Datafication of Public Administration: Between Policy and Practice

Publikation: Bog/antologi/afhandling/rapportPh.d.-afhandling

Standard

Datafication of Public Administration : Between Policy and Practice. / Reutter, Lisa Marie.

31 udg. Trondheim, 2023. 195 s.

Publikation: Bog/antologi/afhandling/rapportPh.d.-afhandling

Harvard

Reutter, LM 2023, Datafication of Public Administration: Between Policy and Practice. bind 2023, 31 udg, Trondheim. <https://ntnuopen.ntnu.no/ntnu-xmlui/handle/11250/3051313?show=full>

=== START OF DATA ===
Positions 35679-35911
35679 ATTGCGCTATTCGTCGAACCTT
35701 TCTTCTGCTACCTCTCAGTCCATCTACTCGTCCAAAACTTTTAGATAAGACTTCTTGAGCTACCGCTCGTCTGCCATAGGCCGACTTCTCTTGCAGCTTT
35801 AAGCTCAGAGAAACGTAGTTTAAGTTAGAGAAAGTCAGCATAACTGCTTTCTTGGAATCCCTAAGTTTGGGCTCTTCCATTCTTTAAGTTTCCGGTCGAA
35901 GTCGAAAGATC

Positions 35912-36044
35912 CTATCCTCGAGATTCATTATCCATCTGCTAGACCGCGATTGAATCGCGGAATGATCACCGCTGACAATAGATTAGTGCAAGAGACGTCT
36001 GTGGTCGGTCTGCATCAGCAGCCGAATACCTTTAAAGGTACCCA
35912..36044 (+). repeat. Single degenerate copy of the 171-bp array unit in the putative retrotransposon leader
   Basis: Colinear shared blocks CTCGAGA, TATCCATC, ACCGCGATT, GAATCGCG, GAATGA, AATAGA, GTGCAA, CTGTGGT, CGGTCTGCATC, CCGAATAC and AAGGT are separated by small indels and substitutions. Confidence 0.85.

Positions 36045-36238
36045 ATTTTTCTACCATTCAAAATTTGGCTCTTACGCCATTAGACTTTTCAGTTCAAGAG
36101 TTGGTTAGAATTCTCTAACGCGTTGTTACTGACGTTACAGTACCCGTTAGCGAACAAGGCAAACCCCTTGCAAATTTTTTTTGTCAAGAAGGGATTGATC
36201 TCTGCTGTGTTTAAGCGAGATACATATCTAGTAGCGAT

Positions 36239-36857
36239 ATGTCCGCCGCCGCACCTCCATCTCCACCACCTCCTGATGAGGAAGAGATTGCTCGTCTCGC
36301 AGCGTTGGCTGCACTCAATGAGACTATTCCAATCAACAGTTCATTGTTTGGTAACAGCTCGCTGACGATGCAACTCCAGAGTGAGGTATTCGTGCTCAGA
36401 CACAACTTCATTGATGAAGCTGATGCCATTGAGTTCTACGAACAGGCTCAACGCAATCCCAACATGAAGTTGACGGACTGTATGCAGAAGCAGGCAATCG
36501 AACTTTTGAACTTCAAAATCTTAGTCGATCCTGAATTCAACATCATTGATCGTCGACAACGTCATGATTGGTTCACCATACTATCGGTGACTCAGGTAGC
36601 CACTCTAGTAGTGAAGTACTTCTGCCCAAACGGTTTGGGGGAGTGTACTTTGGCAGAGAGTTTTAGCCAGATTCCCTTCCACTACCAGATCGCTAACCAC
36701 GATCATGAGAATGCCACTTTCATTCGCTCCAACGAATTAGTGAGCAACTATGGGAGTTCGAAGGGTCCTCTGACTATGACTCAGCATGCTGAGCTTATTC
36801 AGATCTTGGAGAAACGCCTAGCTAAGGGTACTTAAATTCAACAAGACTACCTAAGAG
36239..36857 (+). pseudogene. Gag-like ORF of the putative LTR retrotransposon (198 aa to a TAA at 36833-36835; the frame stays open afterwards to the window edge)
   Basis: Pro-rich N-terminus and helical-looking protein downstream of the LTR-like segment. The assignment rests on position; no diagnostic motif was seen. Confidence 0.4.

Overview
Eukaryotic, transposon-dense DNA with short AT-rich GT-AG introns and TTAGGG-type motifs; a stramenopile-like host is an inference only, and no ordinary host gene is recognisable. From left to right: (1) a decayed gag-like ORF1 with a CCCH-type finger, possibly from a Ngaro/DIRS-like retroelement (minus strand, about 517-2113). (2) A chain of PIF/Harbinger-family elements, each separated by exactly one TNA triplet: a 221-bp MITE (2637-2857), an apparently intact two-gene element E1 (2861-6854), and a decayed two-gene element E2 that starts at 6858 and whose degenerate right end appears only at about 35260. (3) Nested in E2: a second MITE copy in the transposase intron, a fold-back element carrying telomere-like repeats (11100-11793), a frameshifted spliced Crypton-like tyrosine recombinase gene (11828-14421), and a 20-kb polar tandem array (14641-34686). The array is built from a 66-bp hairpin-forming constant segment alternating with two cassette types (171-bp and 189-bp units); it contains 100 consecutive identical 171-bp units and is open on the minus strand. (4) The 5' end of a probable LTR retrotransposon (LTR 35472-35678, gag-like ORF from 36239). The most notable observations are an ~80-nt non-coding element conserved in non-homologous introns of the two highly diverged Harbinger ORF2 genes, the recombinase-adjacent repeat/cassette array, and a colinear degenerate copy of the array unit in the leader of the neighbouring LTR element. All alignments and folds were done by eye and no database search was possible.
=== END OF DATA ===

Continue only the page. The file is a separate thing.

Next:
APA

Reutter, L. M. (2023). Datafication of Public Administration: Between Policy and Practice. (31 udg.). https://ntnuopen.ntnu.no/ntnu-xmlui/handle/11250/3051313?show=full

Vancouver

Reutter LM. Datafication of Public Administration: Between Policy and Practice. 31 udg. Trondheim, 2023. 195 s.

Author

Reutter, Lisa Marie. / Datafication of Public Administration : Between Policy and Practice. 31 udg. Trondheim, 2023. 195 s.

Bibtex

@phdthesis{bbb2cbbd679047918c2bc063fe597560,
title = "Datafication of Public Administration: Between Policy and Practice",